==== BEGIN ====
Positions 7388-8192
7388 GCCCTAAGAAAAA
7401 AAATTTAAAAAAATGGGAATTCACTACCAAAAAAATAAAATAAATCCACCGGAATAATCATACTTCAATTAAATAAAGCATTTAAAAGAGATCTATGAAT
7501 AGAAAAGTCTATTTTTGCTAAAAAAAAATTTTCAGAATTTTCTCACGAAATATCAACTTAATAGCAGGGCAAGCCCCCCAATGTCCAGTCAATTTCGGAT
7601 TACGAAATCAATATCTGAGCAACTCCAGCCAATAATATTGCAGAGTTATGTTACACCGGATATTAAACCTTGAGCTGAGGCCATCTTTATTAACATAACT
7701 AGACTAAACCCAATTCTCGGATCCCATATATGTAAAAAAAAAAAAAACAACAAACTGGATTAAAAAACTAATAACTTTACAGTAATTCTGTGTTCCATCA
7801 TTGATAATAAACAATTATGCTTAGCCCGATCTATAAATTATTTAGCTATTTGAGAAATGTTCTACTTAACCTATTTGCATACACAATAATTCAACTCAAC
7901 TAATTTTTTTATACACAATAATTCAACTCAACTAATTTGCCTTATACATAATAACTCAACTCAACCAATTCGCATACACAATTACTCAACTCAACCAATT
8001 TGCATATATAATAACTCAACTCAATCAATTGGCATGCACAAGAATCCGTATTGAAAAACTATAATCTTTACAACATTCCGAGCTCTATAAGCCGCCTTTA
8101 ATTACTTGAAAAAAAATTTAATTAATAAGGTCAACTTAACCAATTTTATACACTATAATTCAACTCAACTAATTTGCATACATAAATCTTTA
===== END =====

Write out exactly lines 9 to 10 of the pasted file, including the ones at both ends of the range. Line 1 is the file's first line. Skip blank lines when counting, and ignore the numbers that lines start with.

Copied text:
8001 TGCATATATAATAACTCAACTCAATCAATTGGCATGCACAAGAATCCGTATTGAAAAACTATAATCTTTACAACATTCCGAGCTCTATAAGCCGCCTTTA
8101 ATTACTTGAAAAAAAATTTAATTAATAAGGTCAACTTAACCAATTTTATACACTATAATTCAACTCAACTAATTTGCATACATAAATCTTTA